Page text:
How Universities Devalued Higher Education

Ann McClure's picture
Wednesday, February 20, 2013

An illuminating controversy erupted recently over a higher-education statistic I employed in a recent op-ed in the Austin-American Statesman. In the piece, I argued that we need strong medicine to mend ailing student-learning outcomes. To accomplish this, I argued, the Texas legislature should enact two bills. The first would require all Texas public colleges and universities to follow and expand on the example of the University of Texas System, which for eight years has been administering the Collegiate Learning Assessment to a statistically significant sample of its undergraduate students — this with the view to measuring “academic value-added,” that is, to measure how much students increased in fundamental academic skills (critical thinking, complex reasoning, and writing skills) as the result of spending four years in college.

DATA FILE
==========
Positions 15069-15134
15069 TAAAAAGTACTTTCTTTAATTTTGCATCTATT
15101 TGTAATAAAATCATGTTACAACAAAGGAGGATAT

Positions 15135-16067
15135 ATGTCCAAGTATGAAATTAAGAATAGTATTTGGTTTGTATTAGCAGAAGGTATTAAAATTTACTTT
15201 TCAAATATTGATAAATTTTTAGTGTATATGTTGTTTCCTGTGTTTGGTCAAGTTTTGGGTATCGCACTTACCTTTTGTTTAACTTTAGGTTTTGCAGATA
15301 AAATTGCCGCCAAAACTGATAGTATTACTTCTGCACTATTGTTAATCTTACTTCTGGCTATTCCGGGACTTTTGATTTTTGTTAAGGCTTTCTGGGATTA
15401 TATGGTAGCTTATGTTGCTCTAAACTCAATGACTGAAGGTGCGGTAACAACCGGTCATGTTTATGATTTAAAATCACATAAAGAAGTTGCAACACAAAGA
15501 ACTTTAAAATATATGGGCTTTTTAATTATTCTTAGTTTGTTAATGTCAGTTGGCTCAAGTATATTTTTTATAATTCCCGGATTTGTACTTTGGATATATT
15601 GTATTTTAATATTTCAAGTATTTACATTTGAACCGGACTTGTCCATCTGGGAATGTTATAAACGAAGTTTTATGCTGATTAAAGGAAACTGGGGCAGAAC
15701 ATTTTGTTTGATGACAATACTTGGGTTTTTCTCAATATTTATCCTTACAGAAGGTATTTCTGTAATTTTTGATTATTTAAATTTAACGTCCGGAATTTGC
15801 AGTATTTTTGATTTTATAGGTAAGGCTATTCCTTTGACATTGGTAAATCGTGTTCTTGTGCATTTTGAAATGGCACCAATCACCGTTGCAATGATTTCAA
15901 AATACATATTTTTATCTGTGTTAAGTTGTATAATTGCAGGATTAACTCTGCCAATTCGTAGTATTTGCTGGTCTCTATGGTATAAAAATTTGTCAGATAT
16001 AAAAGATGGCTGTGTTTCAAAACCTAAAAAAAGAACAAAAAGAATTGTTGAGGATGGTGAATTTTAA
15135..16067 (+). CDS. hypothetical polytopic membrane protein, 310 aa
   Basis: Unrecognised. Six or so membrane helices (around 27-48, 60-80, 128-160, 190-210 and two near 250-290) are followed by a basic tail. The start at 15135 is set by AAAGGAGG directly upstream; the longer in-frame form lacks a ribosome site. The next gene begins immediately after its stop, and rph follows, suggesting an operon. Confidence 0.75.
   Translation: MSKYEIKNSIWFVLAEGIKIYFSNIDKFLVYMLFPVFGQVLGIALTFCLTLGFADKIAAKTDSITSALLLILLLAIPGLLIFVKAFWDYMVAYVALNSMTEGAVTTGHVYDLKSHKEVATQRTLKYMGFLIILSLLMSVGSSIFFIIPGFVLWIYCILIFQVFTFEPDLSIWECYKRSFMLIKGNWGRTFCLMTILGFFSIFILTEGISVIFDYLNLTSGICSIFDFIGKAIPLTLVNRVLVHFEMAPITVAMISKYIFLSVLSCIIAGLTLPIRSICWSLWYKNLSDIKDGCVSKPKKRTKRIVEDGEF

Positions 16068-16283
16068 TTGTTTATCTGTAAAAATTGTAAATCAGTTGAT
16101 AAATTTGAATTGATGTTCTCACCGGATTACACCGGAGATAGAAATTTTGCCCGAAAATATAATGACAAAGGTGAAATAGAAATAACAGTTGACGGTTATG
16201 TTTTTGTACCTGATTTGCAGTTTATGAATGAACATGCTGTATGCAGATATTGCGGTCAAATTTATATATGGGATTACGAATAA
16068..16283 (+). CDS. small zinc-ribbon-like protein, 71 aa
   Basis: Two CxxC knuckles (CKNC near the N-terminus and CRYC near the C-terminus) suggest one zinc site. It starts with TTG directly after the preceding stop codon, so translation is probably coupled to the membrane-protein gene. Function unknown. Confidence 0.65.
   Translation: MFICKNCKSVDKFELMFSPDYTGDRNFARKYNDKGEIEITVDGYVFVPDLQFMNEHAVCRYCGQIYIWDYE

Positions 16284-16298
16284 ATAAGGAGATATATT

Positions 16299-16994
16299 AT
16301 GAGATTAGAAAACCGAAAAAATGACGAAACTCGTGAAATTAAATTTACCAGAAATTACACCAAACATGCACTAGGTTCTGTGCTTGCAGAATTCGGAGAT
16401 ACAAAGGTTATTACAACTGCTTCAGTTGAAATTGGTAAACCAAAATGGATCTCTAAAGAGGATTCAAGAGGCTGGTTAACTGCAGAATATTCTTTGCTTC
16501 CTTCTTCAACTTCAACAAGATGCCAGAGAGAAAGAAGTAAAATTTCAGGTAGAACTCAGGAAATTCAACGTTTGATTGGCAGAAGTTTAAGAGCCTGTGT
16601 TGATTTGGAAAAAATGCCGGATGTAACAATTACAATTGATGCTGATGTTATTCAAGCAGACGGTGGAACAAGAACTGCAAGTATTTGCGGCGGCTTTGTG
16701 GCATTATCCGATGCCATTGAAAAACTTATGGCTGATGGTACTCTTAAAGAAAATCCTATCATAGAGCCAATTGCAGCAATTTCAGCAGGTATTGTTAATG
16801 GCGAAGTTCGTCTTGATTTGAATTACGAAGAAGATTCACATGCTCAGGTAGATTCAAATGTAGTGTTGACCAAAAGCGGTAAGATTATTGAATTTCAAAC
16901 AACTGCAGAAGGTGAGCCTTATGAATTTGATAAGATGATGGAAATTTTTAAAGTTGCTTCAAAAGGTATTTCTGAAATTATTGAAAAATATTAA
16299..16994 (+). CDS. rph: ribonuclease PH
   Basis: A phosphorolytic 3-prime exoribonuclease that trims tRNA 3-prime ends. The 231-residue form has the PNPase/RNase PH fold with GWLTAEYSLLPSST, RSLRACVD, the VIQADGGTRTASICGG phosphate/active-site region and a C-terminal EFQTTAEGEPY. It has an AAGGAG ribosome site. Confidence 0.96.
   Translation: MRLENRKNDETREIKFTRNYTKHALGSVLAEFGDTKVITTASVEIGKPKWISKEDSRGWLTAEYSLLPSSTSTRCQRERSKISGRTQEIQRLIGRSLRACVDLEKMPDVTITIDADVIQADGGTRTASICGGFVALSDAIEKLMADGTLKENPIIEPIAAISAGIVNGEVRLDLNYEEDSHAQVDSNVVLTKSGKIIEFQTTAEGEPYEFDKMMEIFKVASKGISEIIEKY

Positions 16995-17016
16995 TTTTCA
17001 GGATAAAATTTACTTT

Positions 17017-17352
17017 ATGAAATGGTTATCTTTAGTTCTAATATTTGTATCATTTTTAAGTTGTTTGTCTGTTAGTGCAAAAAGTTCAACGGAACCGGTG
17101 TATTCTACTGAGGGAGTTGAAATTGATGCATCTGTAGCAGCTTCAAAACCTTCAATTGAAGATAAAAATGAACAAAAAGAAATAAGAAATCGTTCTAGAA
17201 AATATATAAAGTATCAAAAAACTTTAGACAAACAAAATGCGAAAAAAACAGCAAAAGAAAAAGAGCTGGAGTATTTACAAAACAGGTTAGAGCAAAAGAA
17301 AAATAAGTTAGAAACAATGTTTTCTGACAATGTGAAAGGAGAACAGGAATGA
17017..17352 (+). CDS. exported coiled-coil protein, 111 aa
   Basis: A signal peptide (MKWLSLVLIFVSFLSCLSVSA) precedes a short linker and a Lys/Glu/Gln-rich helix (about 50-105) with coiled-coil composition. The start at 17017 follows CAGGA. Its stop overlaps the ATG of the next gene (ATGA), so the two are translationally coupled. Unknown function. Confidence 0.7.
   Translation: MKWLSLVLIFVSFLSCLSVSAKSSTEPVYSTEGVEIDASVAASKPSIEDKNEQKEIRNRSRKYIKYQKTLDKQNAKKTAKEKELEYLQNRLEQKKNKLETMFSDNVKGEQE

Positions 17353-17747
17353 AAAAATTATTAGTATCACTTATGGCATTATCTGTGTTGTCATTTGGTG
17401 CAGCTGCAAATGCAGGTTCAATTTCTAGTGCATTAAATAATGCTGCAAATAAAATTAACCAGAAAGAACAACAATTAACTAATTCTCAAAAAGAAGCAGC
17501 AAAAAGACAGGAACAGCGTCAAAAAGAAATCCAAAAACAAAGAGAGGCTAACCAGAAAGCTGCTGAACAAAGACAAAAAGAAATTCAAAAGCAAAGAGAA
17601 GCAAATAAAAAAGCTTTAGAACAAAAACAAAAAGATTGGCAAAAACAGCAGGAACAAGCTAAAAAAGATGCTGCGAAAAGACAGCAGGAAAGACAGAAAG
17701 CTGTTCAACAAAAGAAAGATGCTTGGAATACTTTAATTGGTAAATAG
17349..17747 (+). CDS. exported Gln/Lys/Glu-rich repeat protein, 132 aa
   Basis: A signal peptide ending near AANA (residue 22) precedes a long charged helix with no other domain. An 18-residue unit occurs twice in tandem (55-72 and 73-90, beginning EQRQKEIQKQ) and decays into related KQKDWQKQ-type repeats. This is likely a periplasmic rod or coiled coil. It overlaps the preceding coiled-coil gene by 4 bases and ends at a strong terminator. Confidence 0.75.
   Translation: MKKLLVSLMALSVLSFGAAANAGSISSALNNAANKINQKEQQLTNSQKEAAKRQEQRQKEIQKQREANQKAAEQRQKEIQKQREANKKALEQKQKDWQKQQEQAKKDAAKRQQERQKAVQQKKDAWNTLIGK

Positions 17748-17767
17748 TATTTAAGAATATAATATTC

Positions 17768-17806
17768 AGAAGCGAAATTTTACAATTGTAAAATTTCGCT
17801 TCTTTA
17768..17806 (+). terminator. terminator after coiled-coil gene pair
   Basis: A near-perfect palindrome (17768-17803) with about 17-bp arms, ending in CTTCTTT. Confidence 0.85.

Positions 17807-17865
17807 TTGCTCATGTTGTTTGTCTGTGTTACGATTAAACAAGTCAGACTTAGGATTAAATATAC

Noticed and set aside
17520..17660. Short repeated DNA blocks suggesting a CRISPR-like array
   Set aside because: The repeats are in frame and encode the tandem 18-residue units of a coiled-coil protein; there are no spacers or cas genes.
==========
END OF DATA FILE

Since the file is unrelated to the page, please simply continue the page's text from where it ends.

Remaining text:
It was my second recommendation that sparked doubts. I argued that, “to increase transparency and accountability further, the Legislature should require all universities to include on transcripts not only the grade the student received for each class, but also the overall average grade for the class. This would tell prospective employers whether or not a given student’s high grade-point average was the product of exceptional work or of enrolling in what today’s students call ‘Mick’ (for ‘Mickey Mouse’) courses.”

We need such legislation, I wrote, because studies reveal that the time students spend studying has declined in the last 50 years from 24 to 14 hours a week. “Worse, grades during this period have, paradoxically, increased. Approximately 43 percent of all college grades today are A’s, an increase of 28 percentage points since 1960. Inflated grades only serve to diminish the value of a college degree.”

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